Local and Wide Area NETS
Nets — regularly scheduled on-the-air meetings of hams who have common interests — are among the oldest ham radio activities. Most of the area nets follow standard operating rules, it’s called a directed net. Nearly all directed nets have a similar basic structure. A net control station (NCS) initiates the net operations, maintains order, directs the net activities, and then terminates net operations in an orderly way. Scheduled nets not only follow the basic structure but also utilize 5- and 10-minute rules. As ham radio is a volunteer activity, we give the NCS a 5-miniute window for starting the net. After 5-minutes an alternate NCS should start the net. The FCC rules also requires that the NCS provide their personal call sign (not just say ‘net control’) every 10-minutes.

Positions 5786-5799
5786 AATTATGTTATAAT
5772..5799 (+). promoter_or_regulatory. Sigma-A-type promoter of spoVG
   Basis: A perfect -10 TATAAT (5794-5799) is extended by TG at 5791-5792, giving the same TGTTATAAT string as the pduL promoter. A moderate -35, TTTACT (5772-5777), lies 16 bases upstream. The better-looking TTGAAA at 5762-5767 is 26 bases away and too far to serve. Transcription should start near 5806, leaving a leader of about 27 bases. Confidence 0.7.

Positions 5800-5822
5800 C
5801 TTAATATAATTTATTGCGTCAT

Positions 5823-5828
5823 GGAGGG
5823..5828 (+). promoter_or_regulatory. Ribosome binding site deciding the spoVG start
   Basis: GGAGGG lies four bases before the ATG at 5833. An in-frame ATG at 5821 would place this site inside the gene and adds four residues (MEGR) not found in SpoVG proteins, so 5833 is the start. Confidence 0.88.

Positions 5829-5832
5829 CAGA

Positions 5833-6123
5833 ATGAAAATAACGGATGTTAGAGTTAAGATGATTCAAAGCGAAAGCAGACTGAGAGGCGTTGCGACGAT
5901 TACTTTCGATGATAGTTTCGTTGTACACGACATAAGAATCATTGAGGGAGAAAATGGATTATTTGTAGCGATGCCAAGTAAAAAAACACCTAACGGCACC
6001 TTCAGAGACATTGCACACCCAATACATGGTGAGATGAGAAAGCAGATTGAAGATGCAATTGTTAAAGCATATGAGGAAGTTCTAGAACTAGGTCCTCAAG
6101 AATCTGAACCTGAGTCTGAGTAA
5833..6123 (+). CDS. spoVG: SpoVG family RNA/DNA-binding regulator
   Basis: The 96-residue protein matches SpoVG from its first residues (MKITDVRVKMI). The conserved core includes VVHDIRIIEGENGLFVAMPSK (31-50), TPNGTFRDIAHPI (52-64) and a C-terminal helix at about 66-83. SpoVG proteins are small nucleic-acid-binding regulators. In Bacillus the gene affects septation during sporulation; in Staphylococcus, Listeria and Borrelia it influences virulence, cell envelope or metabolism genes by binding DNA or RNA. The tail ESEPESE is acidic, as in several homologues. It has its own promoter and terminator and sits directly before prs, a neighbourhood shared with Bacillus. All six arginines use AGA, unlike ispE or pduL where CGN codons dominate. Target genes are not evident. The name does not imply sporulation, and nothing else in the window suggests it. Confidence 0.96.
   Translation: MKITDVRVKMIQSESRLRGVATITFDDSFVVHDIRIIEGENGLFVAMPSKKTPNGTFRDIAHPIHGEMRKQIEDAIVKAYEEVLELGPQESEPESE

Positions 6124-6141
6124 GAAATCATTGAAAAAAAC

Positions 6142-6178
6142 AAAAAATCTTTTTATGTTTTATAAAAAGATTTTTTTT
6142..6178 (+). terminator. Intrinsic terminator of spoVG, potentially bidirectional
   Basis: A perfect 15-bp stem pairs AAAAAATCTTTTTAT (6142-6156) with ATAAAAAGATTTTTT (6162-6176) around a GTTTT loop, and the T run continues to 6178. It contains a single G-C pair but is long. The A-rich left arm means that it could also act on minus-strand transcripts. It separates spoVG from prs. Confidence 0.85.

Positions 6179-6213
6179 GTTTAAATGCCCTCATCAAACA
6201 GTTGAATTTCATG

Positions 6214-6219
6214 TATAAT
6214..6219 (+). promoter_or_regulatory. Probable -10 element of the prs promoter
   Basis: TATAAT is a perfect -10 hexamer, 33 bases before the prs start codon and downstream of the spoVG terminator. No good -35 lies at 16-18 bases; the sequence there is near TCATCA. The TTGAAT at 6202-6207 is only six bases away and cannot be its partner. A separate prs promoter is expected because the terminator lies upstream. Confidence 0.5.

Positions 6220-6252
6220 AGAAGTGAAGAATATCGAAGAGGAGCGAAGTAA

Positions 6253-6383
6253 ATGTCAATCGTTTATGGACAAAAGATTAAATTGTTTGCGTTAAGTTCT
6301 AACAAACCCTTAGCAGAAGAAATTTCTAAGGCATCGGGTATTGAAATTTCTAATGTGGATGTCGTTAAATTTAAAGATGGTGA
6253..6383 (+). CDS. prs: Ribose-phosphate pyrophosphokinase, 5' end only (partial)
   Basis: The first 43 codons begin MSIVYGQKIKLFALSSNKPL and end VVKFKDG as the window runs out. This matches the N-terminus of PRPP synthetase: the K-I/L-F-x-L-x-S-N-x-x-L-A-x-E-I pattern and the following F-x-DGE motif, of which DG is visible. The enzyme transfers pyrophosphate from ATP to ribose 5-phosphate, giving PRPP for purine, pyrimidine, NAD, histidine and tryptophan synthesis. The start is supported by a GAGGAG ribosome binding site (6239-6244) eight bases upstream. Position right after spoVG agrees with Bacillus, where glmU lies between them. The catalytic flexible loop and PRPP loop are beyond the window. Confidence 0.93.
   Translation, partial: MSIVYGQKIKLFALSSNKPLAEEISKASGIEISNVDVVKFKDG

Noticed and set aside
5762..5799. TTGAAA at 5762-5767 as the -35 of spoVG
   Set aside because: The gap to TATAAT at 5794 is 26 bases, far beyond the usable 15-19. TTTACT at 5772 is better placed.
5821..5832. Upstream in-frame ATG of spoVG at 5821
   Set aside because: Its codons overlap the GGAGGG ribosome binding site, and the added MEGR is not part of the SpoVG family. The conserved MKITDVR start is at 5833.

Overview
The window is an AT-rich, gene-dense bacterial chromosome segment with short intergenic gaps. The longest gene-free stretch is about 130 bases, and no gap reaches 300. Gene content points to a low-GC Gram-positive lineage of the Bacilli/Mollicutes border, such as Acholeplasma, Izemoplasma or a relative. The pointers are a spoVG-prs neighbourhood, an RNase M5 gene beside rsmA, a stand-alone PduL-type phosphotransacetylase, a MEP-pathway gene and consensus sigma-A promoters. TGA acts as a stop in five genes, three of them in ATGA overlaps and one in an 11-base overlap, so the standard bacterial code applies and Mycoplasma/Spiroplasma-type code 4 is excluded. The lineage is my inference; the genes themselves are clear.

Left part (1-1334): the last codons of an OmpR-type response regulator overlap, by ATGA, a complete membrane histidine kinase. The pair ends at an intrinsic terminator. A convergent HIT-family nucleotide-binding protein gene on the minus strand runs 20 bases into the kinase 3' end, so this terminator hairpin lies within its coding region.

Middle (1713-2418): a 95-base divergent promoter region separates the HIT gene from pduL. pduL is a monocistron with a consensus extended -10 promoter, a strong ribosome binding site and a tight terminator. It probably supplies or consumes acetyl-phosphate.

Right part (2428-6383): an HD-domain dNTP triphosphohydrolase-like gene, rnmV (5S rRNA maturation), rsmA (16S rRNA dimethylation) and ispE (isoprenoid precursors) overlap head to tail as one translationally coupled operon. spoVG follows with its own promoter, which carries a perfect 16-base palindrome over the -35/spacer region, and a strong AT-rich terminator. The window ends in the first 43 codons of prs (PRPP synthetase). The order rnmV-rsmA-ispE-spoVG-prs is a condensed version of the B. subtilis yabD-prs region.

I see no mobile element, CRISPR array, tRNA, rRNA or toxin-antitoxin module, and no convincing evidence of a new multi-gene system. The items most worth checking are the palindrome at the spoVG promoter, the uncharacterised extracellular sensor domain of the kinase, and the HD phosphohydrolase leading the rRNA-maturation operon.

Just knowing when to speak is an important part of Ham Radio Etiquette.
Stations that want to participate in the net may check in at the direction of the NCS. When you check into most nets be sure to clearly state your callsign phonetically, your name, your location, and if you have any traffic or comments for the net. You can check in with business (such as an announcement) or traffic (messages) for the net in a couple of ways; listen to the net to find out which method is appropriate. The most common method is to say something like “W4BSF with one item for the net.” The NCS acknowledges your item, and you wait for further instructions. Once you have passed the ‘traffic’ give your call sign and say something like “back to net” signifying you message is complete. There is no requirements to sign out of the net once it concludes but others may hang around afterwards for some informal conversations (QSOs).
The National Traffic System has a local Tennessee net for both CW and phone/SSB/voice on HF 3.980 MHz
TO BE ANNOUNCED
In process of being developed.